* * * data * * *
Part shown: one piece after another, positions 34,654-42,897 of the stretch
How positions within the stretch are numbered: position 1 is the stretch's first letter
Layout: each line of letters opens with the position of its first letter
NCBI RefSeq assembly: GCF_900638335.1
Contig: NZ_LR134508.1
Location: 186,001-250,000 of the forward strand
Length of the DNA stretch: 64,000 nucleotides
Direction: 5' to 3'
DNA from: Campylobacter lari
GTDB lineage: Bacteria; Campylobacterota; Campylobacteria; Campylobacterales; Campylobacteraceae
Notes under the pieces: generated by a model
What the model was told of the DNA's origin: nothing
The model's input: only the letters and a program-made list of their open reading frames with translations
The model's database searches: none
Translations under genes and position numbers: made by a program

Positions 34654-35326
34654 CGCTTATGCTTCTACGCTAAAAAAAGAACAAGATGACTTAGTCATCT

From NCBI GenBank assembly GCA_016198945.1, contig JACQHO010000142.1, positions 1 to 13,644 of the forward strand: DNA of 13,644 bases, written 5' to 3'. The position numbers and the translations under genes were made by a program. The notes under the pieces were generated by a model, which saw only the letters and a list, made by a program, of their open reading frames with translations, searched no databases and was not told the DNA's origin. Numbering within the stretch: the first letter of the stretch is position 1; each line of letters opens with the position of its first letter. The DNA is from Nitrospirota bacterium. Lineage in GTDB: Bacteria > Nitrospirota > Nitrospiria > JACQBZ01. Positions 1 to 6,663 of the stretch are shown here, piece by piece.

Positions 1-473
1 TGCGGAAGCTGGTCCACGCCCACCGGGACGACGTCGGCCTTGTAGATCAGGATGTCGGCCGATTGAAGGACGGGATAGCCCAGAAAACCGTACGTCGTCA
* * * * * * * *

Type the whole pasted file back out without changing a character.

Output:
Part shown: one piece after another, positions 34,654-42,897 of the stretch
How positions within the stretch are numbered: position 1 is the stretch's first letter
Layout: each line of letters opens with the position of its first letter
NCBI RefSeq assembly: GCF_900638335.1
Contig: NZ_LR134508.1
Location: 186,001-250,000 of the forward strand
Length of the DNA stretch: 64,000 nucleotides
Direction: 5' to 3'
DNA from: Campylobacter lari
GTDB lineage: Bacteria; Campylobacterota; Campylobacteria; Campylobacterales; Campylobacteraceae
Notes under the pieces: generated by a model
What the model was told of the DNA's origin: nothing
The model's input: only the letters and a program-made list of their open reading frames with translations
The model's database searches: none
Translations under genes and position numbers: made by a program

Positions 34654-35326
34654 CGCTTATGCTTCTACGCTAAAAAAAGAACAAGATGACTTAGTCATCT

From NCBI GenBank assembly GCA_016198945.1, contig JACQHO010000142.1, positions 1 to 13,644 of the forward strand: DNA of 13,644 bases, written 5' to 3'. The position numbers and the translations under genes were made by a program. The notes under the pieces were generated by a model, which saw only the letters and a list, made by a program, of their open reading frames with translations, searched no databases and was not told the DNA's origin. Numbering within the stretch: the first letter of the stretch is position 1; each line of letters opens with the position of its first letter. The DNA is from Nitrospirota bacterium. Lineage in GTDB: Bacteria > Nitrospirota > Nitrospiria > JACQBZ01. Positions 1 to 6,663 of the stretch are shown here, piece by piece.

Positions 1-473
1 TGCGGAAGCTGGTCCACGCCCACCGGGACGACGTCGGCCTTGTAGATCAGGATGTCGGCCGATTGAAGGACGGGATAGCCCAGAAAACCGTACGTCGTCA